Diagnosis hinges on 2 of these 7 criteria
- 6 or more café-au-lait spots
- axillary or inguinal freckling
- 2 or more neurofibromas
- a first-degree relative with NF1
- 2 or more Lisch nodules
- a distinctive osseous lesion
- optic pathway glioma.
The diagnosis in youngsters, especially those younger than 8 years, can be difficult and may require genetic testing. Genetic testing is also recommended for individuals with a single sign, or with variant disorders.3 Genetic counseling and testing are also recommended in preimplantation and prenatal situations.3 Biopsy of the cutaneous and subcutaneous lesions for diagnostic purposes is not usually recommended.1-5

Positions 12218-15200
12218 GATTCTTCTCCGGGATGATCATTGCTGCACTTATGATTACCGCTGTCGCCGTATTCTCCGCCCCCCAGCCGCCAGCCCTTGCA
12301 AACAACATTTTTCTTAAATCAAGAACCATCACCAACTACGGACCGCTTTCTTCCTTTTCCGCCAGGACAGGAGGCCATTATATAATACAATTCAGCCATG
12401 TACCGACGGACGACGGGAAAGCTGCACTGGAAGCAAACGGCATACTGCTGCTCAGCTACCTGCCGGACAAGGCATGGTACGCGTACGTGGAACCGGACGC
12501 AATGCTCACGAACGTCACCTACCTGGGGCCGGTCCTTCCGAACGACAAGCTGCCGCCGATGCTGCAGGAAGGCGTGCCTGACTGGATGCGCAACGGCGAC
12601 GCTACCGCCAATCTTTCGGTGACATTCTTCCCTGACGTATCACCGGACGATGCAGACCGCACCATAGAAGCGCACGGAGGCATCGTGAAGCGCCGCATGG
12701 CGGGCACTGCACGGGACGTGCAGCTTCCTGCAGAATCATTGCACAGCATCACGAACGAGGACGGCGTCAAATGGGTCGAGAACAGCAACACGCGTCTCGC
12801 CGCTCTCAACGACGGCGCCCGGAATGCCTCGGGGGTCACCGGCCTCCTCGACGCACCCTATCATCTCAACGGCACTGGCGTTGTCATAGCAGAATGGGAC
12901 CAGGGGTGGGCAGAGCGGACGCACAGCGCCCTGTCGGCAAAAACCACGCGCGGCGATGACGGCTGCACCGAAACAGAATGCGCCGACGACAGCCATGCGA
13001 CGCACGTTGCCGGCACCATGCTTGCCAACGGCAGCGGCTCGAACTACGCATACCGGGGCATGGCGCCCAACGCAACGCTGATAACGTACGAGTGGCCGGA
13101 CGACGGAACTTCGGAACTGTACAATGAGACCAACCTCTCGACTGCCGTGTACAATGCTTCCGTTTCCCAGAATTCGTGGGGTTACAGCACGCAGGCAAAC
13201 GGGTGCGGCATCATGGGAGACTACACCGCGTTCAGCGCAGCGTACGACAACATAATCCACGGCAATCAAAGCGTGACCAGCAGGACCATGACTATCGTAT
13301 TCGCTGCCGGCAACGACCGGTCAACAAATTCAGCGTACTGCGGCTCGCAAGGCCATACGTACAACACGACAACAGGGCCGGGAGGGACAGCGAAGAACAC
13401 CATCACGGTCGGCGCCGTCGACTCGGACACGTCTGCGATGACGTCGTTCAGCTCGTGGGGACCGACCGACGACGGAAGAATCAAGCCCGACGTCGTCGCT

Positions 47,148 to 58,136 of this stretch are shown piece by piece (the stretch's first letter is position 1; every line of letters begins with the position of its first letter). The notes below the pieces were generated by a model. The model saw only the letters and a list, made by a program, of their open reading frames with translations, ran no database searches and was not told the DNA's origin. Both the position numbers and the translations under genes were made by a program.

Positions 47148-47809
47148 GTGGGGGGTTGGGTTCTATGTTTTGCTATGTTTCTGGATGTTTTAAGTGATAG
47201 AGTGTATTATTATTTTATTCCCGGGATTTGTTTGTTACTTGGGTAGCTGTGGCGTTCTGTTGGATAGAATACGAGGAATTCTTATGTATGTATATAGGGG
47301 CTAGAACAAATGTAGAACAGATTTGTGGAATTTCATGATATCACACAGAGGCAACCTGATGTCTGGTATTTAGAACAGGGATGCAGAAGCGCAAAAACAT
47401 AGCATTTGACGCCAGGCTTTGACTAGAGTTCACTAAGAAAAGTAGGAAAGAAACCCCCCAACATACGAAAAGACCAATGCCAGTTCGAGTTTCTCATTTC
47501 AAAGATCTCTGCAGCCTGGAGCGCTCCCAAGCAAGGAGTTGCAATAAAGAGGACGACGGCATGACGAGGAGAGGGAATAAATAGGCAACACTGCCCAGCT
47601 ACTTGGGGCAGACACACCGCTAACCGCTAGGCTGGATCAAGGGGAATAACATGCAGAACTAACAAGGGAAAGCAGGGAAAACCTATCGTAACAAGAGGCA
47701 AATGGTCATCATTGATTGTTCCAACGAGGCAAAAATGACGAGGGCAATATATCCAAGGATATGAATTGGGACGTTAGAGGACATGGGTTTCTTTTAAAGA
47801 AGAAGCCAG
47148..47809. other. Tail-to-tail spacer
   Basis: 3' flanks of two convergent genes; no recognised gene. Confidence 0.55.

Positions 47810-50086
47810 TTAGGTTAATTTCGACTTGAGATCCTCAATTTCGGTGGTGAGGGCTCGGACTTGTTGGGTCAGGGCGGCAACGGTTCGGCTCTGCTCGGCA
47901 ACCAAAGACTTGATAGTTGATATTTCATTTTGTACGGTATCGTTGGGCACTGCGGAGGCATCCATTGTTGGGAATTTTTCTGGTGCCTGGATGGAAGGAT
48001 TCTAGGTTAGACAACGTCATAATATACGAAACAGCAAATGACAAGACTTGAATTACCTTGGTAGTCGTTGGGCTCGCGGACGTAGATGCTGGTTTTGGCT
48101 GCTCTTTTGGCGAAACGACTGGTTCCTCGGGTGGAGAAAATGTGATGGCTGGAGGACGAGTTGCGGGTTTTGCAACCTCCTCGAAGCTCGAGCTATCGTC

Management is challenging as there is no definitive treatment
The effect of NF1 on patients’ lives is significant. Management usually requires a multidisciplinary approach led by a primary care physician.3 To date, there is no definitive treatment for NF1.
Removal of symptomatic cutaneous and subcutaneous lesions is recommended; however, the recurrence rate is high1-3 (strength of recommendation [SOR]: B). About 10% of patients with NF1 will develop a malignant nerve sheath tumor, which usually arises from preexisting plexiform neurofibromas.1-4 Surgical excision with clear margins is the goal of treatment.2
A good outcome for my patient
The nodules on the patient’s medial elbow and the back of his thigh and knee were excised. The pathology confirmed the diagnosis. There was no malignant transformation.
CORRESPONDENCE Morteza Khodaee, MD, MPH, AFW Family Medicine Clinic, 3055 Roslyn Street, Denver, CO 80238; email@example.com